The Energy Department withheld information for months.
The Trump administration approved sending nuclear technology and expertise to Saudi Arabia several times after the murder of Washington Post journalist Jamal Khashoggi.
Sen. Tim Kaine (D-VA) announced Tuesday, citing information from the U.S. Department of Energy, that the White House approved two such transfers after the Saudi government assassinated Khashoggi, the first of which occurred just 16 days after the journalist’s death. The second occurred in February 2019.
The approvals, which authorize U.S.-based companies to share nuclear information with other countries, were first reported on in March, but details about their timeline were not yet known. A total of seven transfers have been approved since December 2017.
Kaine first asked Energy Secretary Rick Perry in March, in a hearing before the Senate Armed Services Committee, whether any approvals occurred after Khashoggi’s brutal murder. Perry responded: “I’ll get back to you.”
Two months later, and the answer is a very clear “yes.”
“President Trump’s eagerness to give the Saudis anything they want, over bipartisan Congressional objection, harms American national security interests and is one of many steps the Administration is taking that is fueling a dangerous escalation of tension in the region,” Kaine said in his Tuesday statement.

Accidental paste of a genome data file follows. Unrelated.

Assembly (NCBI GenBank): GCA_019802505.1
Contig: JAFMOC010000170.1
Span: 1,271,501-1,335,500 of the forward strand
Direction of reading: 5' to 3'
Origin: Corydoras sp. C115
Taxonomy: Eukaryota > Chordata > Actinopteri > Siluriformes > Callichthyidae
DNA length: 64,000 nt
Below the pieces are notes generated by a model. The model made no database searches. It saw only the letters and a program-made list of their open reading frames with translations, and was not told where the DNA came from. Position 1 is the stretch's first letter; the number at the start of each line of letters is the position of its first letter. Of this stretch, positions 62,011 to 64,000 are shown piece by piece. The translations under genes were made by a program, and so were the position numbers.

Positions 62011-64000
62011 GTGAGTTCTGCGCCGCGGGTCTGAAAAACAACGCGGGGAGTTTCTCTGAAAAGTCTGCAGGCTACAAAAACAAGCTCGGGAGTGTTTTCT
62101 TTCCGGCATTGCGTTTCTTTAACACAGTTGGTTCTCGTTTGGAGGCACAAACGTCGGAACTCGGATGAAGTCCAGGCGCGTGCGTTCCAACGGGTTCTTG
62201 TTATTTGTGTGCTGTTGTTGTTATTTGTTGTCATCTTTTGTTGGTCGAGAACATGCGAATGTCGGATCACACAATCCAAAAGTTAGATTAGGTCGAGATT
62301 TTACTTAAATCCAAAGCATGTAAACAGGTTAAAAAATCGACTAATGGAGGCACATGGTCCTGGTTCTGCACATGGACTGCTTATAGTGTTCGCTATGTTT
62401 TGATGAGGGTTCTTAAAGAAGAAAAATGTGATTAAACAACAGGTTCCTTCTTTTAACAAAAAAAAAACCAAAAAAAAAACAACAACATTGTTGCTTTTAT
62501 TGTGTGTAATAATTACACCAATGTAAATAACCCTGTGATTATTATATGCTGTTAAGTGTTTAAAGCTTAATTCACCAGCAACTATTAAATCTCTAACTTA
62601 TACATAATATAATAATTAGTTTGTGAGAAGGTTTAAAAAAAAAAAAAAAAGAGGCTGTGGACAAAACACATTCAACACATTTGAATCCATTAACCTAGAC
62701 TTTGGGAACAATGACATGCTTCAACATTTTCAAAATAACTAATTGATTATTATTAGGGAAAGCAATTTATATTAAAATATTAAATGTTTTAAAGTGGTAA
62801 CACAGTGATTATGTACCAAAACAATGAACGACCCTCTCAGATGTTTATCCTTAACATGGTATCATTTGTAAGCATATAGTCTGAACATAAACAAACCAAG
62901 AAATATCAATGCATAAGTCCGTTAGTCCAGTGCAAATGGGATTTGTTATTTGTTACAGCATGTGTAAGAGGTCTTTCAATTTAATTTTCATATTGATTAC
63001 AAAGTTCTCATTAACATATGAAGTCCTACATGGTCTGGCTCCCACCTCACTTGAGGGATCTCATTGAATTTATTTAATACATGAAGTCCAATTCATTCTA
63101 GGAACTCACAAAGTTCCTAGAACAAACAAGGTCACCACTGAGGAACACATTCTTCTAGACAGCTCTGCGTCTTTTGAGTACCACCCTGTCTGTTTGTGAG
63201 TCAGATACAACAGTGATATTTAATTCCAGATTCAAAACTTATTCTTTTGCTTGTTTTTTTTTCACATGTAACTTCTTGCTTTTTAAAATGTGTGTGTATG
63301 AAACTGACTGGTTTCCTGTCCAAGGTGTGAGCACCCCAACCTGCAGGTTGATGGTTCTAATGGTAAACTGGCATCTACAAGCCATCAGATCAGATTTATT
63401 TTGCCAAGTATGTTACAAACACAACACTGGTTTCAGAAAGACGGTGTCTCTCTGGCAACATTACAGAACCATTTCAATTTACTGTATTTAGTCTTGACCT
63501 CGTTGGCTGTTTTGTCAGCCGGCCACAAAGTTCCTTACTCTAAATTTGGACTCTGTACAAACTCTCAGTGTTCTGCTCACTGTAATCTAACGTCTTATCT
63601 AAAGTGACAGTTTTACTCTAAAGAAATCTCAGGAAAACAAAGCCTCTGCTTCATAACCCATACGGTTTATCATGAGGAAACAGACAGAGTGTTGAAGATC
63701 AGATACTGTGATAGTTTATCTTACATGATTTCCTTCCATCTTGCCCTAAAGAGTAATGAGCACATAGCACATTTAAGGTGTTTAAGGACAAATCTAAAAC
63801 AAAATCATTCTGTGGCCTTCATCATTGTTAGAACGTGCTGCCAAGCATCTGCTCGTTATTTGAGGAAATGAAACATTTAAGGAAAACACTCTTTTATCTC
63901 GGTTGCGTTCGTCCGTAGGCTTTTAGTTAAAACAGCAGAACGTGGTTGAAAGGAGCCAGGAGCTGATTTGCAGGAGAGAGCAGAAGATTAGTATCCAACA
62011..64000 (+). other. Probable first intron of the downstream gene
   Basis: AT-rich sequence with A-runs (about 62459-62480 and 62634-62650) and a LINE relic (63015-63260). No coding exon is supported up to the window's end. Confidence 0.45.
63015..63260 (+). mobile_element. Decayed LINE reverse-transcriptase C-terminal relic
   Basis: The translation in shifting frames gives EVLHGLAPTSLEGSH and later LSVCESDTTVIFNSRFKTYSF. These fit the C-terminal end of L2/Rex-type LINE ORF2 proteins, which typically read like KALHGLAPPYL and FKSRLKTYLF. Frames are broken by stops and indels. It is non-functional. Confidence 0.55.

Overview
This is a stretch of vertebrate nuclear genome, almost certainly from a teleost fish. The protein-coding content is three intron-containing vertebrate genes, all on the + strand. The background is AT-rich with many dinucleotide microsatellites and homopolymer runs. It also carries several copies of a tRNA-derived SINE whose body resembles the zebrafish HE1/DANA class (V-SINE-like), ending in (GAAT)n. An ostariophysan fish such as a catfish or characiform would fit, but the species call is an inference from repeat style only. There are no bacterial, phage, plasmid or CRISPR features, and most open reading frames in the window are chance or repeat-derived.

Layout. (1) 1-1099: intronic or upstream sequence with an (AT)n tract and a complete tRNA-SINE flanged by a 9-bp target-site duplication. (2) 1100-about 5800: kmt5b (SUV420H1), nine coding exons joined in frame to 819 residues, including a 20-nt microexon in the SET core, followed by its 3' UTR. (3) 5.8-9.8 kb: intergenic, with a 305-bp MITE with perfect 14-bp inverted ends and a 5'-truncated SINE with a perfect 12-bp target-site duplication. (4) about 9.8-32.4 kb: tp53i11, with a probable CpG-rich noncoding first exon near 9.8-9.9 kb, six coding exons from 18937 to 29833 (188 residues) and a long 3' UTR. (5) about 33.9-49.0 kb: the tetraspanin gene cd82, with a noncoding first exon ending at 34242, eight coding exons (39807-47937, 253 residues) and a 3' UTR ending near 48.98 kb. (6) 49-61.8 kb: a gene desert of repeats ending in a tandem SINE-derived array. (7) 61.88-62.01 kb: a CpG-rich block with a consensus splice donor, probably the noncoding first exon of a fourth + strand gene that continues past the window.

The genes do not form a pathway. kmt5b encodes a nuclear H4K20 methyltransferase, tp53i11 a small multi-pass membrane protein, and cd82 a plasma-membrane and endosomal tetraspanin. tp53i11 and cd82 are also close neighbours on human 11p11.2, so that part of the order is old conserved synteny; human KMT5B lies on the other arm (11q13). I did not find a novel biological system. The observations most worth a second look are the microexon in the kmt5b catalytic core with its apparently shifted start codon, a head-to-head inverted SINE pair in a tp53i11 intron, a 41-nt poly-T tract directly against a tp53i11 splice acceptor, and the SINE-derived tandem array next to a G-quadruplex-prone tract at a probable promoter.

Members of both parties have expressed discontent about the White House’s nuclear approvals and its handling of the aftermath of Khashoggi's murder in general. Trump has refused to point the finger at Saudi Crown Prince Mohammed bin Salman, and even Republican senators have been forced to point out his ignorance. But, in typical GOP fashion, the lawmakers haven’t taken action to back up their words.
It’s not surprising why the White House would be so comfortable with sharing sensitive and valuable information with a murderous regime. Trump has praised Saudi Arabia since the journalist’s death for being “very responsive to my requests to keeping oil prices at reasonable levels."
Trump’s son in law, Jared Kushner, also has close ties to the Saudi prince. And Kaine also said he has "serious questions about whether any decisions on nuclear transfers were made based on the Trump family’s financial ties rather than the interests of the American people."
Providing nuclear technology to governments that murder and dismember U.S. journalists is apparently fine with the Trump administration, as long as there is something to gain.
Published with permission of The American Independent Foundation.